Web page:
Karl’s Shepherd’s Pie

Adapted from Rachael Ray and Cook’s Illustrated Recipes.

I am feeding a crowd today. Jan’s brother and cousin are coming, both with +2, so nine diners in total. The last time I did a shepherd’s pie it made enough for 6 diners. I will have to scale up my recipe and use a large baking pan, rather than my usual casserole.

Karl’s Shepherd’s Pie

Karl’s Shepherd’s Pie

I prefer a shepherd’s pie with a chunky stew underneath, but Brother Dee is on a soft food diet. I am planning a minced meat and vegetables stew shepherd’s pie. This will make it easier for him to eat.

Most shepherd’s pie include peas, but I do not particularly like over cooked peas. I substituted small cut green beans to replace the peas. I blanch and put them in at the end with the red pepper to prevent them from breaking into mush.

I had wanted to do an Indian variation of shepherd’s pie, gobi aloo and chicken curry. My guests prefer standard American food. Now that I have it written up, I will make that another day and post it.

After Dinner Note: When I tried to put the stew into the pan I had planned to use, I found that it came up too high.  If I had tried to add the potatoes, the stew would have spilled over the top and created a mess. I used my largest pan, but when I put the potatoes on they did not quite cover the stew.

Karl’s Shepherd’s Pie

Ingredients

Stew

2 Tbs. dried mixed mushrooms
2 lb. hamburger
½ cup green beans, cut into ¼ inch pieces

2 Tbs.  Olive oil
2 onions, medium chopped fine
2 carrots, shredded
4 ribs celery, chopped fine
1½ cup cabbage, shredded
8 cloves garlic, chopped fine
2 bay leaves
1 Tbs. smoked paprika
1 tsp. thyme
½ tsp. black pepper, or to taste
24 oz. beef gravy (I took the short cut of using Heinz)

1 small Red bell pepper, seeded and chopped fine

Potato Topping

5 large Idaho potatoes, peeled and cubed
½ tsp. Kosher salt
¾ cup milk (or cream, or yogurt)
1 large egg, beaten
2 Tbs. butter, melted
¼ cup chives, chopped fine
¼ tsp pepper, to taste

Pinch salt, to taste

Directions

1. Put the dried mushrooms into a small bowl and add ¼ cup of boiling water.  Set aside.

2. Peel and chop the potatoes into medium, even chunks. Put them in a large pan and cover with water. Add the salt and put it on the stove. Do not turn on the burner at this point.

3. Prep and measure and reserve all of your ingredients at this point.

4. Heat a deep, large skillet over medium-high heat. Add olive oil to the skillet and brown the hamburger. Remove to a bowl when done and reserve.

5. Without cleaning the pan, sauté onions over medium high heat until just starting to pick up some color (about 5 minutes).

Tip: If you are using very fatty hamburger, you may need to remove some of the excess grease.

6. Turn the potatoes on to high heat at this point. When they come to a boil turn the heat down to medium.

7. Add the carrots, celery, and cabbage. Continue sautéing until softened (about 5 minutes).

8. Scrape the vegetables to the edges of the pan and add the garlic to the hole. Sauté the garlic until it is fragrant (about one minute). Stir into the vegetables.

9. Drain the mushrooms fluid into a cup and chop the mushrooms fine.

Tip: Reserve the mushroom fluid to add later. Let the liquid settle and pour off the top, leaving any debris behind.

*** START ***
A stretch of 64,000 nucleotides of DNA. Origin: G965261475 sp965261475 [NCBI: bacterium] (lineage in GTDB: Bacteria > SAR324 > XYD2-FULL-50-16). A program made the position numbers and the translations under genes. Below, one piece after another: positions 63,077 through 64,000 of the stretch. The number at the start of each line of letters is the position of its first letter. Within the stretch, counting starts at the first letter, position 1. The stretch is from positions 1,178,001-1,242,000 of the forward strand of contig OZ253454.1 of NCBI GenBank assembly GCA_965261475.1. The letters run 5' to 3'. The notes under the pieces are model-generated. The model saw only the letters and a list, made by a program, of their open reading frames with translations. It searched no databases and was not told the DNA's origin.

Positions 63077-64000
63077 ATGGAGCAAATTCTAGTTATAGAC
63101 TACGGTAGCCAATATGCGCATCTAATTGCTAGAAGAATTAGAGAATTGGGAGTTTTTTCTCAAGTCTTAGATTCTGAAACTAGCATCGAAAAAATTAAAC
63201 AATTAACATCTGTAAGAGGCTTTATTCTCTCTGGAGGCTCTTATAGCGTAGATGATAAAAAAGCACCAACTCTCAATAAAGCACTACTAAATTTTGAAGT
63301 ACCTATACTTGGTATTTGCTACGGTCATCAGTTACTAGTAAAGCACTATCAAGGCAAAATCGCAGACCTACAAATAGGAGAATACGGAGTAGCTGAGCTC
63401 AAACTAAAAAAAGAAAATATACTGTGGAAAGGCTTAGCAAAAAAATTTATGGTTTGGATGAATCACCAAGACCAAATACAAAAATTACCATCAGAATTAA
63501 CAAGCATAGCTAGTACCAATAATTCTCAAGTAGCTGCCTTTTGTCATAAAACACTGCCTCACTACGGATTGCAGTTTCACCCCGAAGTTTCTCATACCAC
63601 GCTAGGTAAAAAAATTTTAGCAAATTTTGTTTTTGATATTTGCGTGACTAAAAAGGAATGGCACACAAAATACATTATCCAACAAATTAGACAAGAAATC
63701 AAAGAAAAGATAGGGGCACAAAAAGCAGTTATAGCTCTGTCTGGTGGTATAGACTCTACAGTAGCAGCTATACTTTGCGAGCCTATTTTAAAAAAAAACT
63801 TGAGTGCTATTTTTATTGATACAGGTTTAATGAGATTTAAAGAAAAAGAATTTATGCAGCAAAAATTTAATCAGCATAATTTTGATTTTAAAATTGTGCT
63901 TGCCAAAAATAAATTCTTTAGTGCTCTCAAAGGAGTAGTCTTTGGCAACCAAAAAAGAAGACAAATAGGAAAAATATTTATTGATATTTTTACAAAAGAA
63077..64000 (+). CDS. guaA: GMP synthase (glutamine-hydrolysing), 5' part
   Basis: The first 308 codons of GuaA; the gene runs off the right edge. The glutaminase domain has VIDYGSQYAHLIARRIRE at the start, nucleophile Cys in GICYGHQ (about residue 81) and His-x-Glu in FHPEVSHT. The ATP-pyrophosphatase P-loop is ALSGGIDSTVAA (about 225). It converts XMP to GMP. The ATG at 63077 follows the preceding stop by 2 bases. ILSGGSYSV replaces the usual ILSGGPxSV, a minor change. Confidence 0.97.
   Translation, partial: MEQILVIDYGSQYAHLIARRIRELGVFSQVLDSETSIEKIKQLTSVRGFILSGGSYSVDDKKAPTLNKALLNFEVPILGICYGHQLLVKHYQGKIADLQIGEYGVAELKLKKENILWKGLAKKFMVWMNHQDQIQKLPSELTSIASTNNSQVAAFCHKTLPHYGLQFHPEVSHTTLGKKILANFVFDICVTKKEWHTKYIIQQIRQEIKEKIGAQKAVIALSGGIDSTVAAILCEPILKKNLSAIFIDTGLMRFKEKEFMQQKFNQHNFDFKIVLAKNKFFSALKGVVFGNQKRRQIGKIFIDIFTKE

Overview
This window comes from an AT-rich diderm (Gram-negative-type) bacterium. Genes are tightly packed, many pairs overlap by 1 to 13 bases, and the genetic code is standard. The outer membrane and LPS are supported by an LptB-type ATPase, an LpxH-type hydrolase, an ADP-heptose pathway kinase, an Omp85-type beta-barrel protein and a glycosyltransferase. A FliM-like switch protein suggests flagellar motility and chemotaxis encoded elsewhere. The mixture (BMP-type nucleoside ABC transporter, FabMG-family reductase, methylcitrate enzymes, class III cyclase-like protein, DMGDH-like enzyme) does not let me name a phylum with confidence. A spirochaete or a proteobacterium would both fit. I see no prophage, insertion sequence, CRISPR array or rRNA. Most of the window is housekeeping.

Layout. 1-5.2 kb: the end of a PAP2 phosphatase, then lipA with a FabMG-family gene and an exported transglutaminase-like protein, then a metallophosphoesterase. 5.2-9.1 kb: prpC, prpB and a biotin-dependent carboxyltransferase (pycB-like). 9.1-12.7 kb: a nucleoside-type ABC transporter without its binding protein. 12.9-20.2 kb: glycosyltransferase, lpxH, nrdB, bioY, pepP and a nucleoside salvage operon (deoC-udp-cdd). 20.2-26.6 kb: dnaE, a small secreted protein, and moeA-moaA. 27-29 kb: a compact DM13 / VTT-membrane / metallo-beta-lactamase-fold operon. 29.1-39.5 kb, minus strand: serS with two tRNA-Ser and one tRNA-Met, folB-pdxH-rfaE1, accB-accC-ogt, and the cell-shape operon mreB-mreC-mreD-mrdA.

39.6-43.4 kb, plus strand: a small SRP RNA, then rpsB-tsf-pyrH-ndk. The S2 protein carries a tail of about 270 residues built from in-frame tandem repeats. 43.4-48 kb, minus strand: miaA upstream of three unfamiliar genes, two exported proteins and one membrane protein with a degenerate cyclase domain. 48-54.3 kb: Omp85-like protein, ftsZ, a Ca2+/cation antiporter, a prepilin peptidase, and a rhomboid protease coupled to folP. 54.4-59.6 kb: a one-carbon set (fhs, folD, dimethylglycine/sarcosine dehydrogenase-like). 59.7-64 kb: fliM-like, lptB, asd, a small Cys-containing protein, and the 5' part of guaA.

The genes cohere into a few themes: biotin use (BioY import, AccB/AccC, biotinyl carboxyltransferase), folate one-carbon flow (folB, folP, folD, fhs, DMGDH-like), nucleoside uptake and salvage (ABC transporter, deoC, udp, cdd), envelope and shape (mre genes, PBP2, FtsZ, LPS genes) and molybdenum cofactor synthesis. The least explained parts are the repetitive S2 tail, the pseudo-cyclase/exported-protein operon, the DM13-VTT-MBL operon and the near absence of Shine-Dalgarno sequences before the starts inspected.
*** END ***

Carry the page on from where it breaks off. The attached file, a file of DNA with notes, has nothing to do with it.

10.  Add the mushrooms, bay leaves, paprika, thyme and pepper to taste into the pan. Pour some of the mushroom fluid into the pan and cook until most of the fluid has cooked away.

11. Stir in the hamburger and gravy and bring to a simmer for a few minutes.

12 by this time the potatoes should be close to being done.

Tip: When the potatoes are done, a knife will slide into the largest piece easily.

13. Remove the potatoes with a slotted spoon to a colander, but reserve the hot water.

14. Add the green beans to the pot and blanch them for 4 minutes. Drain and reserve the beans.

15. Return potatoes to the pot.  Set the pot back on the burner for 1 minute to evaporate excess water.  Remove from the burner and set aside.

16. In a small bowl, beat the egg into the milk.

17. Rice the potatoes into a large bowl.

Tip: A potato ricer looks like a very large garlic press. I consider it a must have to produce smooth, fluffy potatoes.

18. Add a couple of spoonfuls of potato and the melted butter to the milk mixture to temper it.  Fold mixture and the chives into the potatoes. Cover and set aside.

19. While stew is simmering, set the oven rack to 5 inches from the broiler element and preheat oven.

20. Stir the green beans and red peppers into the stew. Pour the stew into a large wide casserole or baking pan.

Tip: You want to use a baking dish that is large enough to leave at least ¾ of an inch between the top of the stew and the lip of the dish, so that you can put the potatoes on top without them spilling over.

21. Put the potato mixture into a seal-able gallon plastic bag. Cut a corner off of the plastic bag and pipe the potatoes over the stew.  Use a spatula to smooth out the potatoes to cover the stew completely.

22.  Using a large serving fork, drag the tines over the potatoes to make decorative groves.

23. Place casserole in the oven and broil until the potatoes are golden brown and crusty (about 15 to 20 minutes).

24. Let cool for 10 minutes before serving.

1 Comment

Filed under Beef, Main Dishes

One response to “Karl’s Shepherd’s Pie

  1. Pingback: Karl’s Ying and Yang Cottage Pie | Jabberwocky Stew

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